Squamish courthouse closes doors for good 

All court appearances will now be made in North Vancouver

Whistler residents who have a court date will have to travel to North Vancouver from now on.

Wednesday the Squamish courthouse closed it doors for good after serving the community for 24 years at its Second Avenue location.

The courthouse didn’t close without a fight.

Both Whistler Mayor Hugh O’Reilly and Squamish Mayor Corinne Lonsdale met with and wrote to officials from the Attorney General’s ministry in an effort to keep the one court-room facility open, even as a circuit court.

But last week crown counsel were told to start packing their boxes.

"Obviously we are disappointed," said O’Reilly.

"We identified there are substantial costs to our community so this is really another form of downloading. It is very significant… as there is overtime, staffing, accommodation and those sorts of things to be considered."

O’Reilly had hoped that certain types of cases such as traffic violations could be heard at Pemberton’s circuit court but it doesn’t look like that will be the case.

Lonsdale heard the news via the grapevine.

After fielding calls from the media on the closure she called the Attorney General’s ministry Monday and had the news confirmed.

"We never had any official notice," said Lonsdale, clearly upset at the way events unfolded.

"Justice isn’t being served in this community," she said.

"There will be no friendly witnesses anymore because nobody is going to give up a day or half a day to travel to court voluntarily.

"And what about those who don’t have transportation and what about single parents that really need to be home with their kids? This does really not work at all and I truly believe that the government did not put their minds to this at all."

Lonsdale is distressed that the government seems to be putting economics before people.

"The economy is terribly important to all of us but in fixing it we always have to consider what are the social impacts of this," she said.

"It is a terrible, terrible mistake."

All cases from Whistler south will now be heard in North Vancouver.

At one point officials were considering making Squamish a circuit court but, said Lonsdale, she was told the courthouse was too busy for that option.

"Well I am thinking," said Lonsdale. "If it is too busy for a circuit court how the devil do they justify taking it out of the community?"

Squamish did receive a 60-day reprieve, to July 31, following the Liberal government’s announcement of court closures around the province in January.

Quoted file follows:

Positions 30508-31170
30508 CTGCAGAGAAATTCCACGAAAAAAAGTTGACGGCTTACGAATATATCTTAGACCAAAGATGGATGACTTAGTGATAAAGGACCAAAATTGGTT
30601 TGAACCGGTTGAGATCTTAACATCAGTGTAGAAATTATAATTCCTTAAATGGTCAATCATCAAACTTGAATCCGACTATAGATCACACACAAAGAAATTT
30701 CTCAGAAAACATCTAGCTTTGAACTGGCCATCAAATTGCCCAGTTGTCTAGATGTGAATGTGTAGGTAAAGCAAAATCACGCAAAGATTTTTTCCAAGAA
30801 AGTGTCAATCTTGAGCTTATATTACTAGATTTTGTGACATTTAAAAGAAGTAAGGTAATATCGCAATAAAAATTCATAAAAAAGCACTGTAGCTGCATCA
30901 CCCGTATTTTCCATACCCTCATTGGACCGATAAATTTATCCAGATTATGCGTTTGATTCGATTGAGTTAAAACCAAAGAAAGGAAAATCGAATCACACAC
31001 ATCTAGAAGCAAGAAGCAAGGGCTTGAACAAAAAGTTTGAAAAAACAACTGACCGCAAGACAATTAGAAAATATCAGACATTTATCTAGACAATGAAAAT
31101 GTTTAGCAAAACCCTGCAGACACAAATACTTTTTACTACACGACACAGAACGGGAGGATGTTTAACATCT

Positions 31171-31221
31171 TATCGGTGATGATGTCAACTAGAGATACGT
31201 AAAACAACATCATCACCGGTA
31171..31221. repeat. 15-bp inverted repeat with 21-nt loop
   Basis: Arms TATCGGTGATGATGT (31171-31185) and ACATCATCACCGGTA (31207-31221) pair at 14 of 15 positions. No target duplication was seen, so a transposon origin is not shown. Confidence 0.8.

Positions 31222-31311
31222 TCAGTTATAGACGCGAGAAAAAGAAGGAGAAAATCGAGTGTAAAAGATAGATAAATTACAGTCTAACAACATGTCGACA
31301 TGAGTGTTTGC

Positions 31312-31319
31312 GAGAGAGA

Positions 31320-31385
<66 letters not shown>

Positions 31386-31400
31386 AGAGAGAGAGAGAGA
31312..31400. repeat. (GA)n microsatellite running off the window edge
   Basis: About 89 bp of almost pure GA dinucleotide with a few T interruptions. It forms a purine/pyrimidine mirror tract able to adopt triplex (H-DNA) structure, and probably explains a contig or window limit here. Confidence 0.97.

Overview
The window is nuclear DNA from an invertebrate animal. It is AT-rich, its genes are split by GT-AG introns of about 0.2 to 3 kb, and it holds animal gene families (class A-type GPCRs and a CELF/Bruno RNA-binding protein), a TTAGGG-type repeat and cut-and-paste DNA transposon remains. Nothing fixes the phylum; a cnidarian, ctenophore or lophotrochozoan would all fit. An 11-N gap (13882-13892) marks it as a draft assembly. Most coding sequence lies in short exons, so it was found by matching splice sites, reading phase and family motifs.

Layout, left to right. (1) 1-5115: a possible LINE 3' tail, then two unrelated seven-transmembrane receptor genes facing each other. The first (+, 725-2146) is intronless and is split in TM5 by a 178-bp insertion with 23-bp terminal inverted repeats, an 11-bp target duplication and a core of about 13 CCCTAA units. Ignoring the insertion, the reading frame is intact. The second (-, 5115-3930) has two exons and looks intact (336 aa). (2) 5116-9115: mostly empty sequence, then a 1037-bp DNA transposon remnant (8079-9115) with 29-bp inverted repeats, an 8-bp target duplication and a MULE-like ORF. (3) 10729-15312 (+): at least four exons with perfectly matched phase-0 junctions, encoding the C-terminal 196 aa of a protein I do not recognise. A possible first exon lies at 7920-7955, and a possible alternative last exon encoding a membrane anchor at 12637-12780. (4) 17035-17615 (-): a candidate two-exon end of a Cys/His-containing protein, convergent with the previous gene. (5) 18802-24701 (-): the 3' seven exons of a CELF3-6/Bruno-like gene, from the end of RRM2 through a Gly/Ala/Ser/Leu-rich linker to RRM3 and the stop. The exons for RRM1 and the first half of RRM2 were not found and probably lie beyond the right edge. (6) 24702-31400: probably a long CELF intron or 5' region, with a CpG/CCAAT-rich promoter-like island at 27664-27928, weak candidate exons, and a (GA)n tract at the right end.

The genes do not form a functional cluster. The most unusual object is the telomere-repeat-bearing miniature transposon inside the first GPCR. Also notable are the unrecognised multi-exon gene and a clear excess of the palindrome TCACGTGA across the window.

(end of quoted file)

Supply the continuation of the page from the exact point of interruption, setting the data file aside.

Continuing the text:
Shortly after the decision to delay closing the Squamish courthouse Lonsdale met with Attorney General Geoff Plant and other ministry officials and was told the situation would be investigated.

"I am totally disenchanted, frustrated and disheartened at how we have been treated through this," said Lonsdale.

"The Attorney General made a commitment to fully investigate and I believe he hasn’t lived up to it.

"We asked to be involved, we asked to help where we could but that is not what happened."

Initially the community was told the courthouse must close because the renovation to the courthouse, expected to cost $4 million, was too costly for the amount of cases it handled.

The ministry also said the court handled mostly traffic cases and was underutilized for its budget. Lonsdale agrees many of the cases are traffic related but says they take up only 10 per cent of actual court hours.

Generally13 days a month are spent dealing with criminal, youth, family and small claims. For four days a month the whole court moved to Pemberton and about six hours a month was dedicated to traffic disputes.

Lonsdale believes the courthouse was closed because the government believes driving 45 minutes to North Vancouver is acceptable.

Previously Lonsdale estimated the loss of the courthouse would cost the community $45,000 to $55,000 in extra RCMP costs.

Government figures show that Squamish courthouse is in use 106 per cent of the time.

And it is not just the court which has locked its doors. Squamish is still reeling from earlier government cuts to income assistance. Last month legal aid was axed in the community due to government funding cutbacks and the corridor has lost its only native court worker for the same reason.

Families who need help through the courts will be devastated by this closure said Melaney Crowston, program co-ordinator at the Howe Sound Women’s Centre.

She said when it comes to choosing between travelling to North Vancouver or looking after the kids the courts will lose out.

"They are going to say, ‘I am going to buy milk and diapers for my baby and forget going to North Vancouver," said Crowston

"And that is going to make them vulnerable."

Add into the mix possible four-hour closures everyday, four days a week for three seasons for highway upgrades starting in 2004, and access to the courts is even more precarious for those living along the corridor.

Ted Nebbeling, the MLA for West Vancouver-Garibaldi, did lobby to keep the courthouse open.

"But obviously at the end of the day the Attorney General did not find that it was justified to keep it open," said Nebbeling.

"That is his decision and there is very little I can do about it.

"But one way or another we have to make sure that people can have access to the court system even if they have to travel, and I am certainly going to somehow work on that one."

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